The Health Risks of Being Left-Handed

Published December 06, 2011

| The Wall Street Journal

Left-handers have been the subject of curiosity, stigma and even fear over the centuries. Researchers now, however, are recognizing the scientific importance of understanding why people use one hand or the other to write, eat or toss a ball.

Handedness, as the dominance of one hand over the other is called, provides a window into the way our brains are wired, experts say. And it may help shed light on disorders related to brain development, like dyslexia, schizophrenia and attention deficit hyperactivity disorder, or ADHD, which are more common in left-handed people.

Other recent research suggests that mixed-handedness—using different hands for daily tasks and not having a dominant one—may be even more strongly linked than left-handedness to ADHD and possibly other conditions.

About 10 percent of people are left-handed, according to expert estimates. Another one percent of the population is mixed-handed. What causes people not to favor their right hand is only partly due to genetics—even identical twins, who have 100 percent of the same genes, don't always share handedness.

More important, researchers say, are environmental factors—especially stress—in the womb. Babies born to older mothers or at a lower birth weight are more likely to be lefties, for example. And mothers who were exposed to unusually high levels of stress during pregnancy are more likely to give birth to a left-handed child. A review of research, published in 2009 in the journal Neuropsychologia, estimated that about 25 percent of the variability in handedness is due to genetics.

On average, there is no significant difference in IQ between righties and lefties, studies show, belying popular perceptions. There is some evidence that lefties are better at divergent thinking, or starting from existing knowledge to develop new concepts, which is considered an element of creativity. And left-handed people have salaries that on average are about 10% lower than righties, according to recent research performed at Harvard University that analyzed large income data bases, although findings of some earlier studies were mixed.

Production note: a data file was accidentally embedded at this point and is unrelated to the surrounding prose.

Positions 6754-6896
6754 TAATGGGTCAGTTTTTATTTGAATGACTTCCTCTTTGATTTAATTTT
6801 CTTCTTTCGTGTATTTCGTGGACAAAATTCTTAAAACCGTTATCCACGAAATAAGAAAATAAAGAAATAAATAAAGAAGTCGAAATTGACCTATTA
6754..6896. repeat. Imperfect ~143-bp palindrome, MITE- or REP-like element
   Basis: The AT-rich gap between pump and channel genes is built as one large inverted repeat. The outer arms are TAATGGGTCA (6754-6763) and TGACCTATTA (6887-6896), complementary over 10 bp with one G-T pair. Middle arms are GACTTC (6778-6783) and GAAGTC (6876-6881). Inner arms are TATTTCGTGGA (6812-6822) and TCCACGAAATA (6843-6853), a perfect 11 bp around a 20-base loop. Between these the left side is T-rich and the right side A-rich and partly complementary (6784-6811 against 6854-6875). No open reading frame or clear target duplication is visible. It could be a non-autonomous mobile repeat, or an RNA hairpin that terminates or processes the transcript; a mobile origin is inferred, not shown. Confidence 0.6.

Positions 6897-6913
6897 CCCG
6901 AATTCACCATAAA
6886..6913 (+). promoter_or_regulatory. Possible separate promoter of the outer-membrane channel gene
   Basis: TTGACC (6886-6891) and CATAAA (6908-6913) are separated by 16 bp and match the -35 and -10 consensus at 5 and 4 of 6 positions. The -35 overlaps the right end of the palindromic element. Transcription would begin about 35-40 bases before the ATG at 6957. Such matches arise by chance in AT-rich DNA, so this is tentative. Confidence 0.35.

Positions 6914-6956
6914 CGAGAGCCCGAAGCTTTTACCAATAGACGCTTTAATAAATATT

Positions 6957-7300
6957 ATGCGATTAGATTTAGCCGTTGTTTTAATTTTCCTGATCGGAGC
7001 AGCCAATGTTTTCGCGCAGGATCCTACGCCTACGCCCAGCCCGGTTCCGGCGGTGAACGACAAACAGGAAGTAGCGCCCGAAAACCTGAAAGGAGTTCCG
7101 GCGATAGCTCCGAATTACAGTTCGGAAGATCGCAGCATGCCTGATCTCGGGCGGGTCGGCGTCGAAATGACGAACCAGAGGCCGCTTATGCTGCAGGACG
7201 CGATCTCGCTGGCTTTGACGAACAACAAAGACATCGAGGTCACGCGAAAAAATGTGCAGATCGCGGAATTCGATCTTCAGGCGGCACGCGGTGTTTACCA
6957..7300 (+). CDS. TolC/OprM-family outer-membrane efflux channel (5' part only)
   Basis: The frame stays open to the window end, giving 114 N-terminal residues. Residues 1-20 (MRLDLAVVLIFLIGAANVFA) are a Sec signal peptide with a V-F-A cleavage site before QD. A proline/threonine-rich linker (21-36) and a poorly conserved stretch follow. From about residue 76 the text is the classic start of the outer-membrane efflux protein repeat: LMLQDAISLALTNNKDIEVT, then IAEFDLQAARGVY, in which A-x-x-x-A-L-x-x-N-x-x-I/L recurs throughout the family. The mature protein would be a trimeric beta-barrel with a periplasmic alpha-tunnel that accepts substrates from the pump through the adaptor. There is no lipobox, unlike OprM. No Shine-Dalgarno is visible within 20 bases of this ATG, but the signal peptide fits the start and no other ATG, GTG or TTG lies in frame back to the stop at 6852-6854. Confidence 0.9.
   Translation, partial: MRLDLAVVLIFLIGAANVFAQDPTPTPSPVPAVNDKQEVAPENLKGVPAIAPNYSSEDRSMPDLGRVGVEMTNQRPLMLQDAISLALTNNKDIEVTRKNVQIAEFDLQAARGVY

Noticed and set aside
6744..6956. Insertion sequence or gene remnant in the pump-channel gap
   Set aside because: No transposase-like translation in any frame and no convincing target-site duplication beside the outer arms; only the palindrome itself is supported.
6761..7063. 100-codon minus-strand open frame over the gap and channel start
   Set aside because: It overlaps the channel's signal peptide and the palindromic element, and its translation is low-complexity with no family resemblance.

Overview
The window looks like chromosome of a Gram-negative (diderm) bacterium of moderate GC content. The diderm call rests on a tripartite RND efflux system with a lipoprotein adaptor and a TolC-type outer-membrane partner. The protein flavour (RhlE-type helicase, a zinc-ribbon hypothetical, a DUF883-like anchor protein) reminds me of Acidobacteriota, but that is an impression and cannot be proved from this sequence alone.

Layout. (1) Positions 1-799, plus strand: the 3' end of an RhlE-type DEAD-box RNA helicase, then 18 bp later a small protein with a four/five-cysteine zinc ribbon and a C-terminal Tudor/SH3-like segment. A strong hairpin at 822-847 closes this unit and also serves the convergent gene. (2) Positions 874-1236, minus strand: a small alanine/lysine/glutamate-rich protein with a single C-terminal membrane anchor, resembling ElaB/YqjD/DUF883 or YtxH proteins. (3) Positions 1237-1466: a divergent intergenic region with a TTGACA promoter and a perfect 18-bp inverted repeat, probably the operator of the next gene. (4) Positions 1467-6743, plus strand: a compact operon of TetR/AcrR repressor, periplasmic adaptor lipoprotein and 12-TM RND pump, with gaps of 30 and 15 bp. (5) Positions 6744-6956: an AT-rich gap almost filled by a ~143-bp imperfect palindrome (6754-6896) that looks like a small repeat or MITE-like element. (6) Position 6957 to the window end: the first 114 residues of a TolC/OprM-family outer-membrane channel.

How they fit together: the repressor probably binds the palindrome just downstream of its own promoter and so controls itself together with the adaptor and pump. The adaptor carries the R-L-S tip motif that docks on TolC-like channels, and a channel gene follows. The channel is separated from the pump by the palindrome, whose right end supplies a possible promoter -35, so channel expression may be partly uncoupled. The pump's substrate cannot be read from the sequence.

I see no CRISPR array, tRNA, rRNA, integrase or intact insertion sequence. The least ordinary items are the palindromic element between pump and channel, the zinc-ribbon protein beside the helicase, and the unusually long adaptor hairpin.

Left-handedness appears to be associated with a greater risk for a number of psychiatric and developmental disorders. While lefties make up about 10 percent of the overall population, about 20 percent of people with schizophrenia are lefties, for example. Links between left-handedness and dyslexia, ADHD and some mood disorders have also been reported in research studies.

The reasons for this aren't clear. Scientists speculate it could be related to a concept known as brain lateralization. The brain has two halves. Each performs primarily separate, specialized functions, such as language processing, which mainly takes place in the left hemisphere. There is lots of communication between the hemispheres.

Typically in right-handers, the brain's left side is dominant. But this tendency doesn't hold up with lefties, as scientists previously believed. Some 70 percent of lefties rely on the left hemisphere for their language centers, a key brain function, says Metten Somers, a psychiatrist and researcher who studies brain lateralization at Utrecht University Medical Center in the Netherlands. This doesn't appear to present problems, scientists say.

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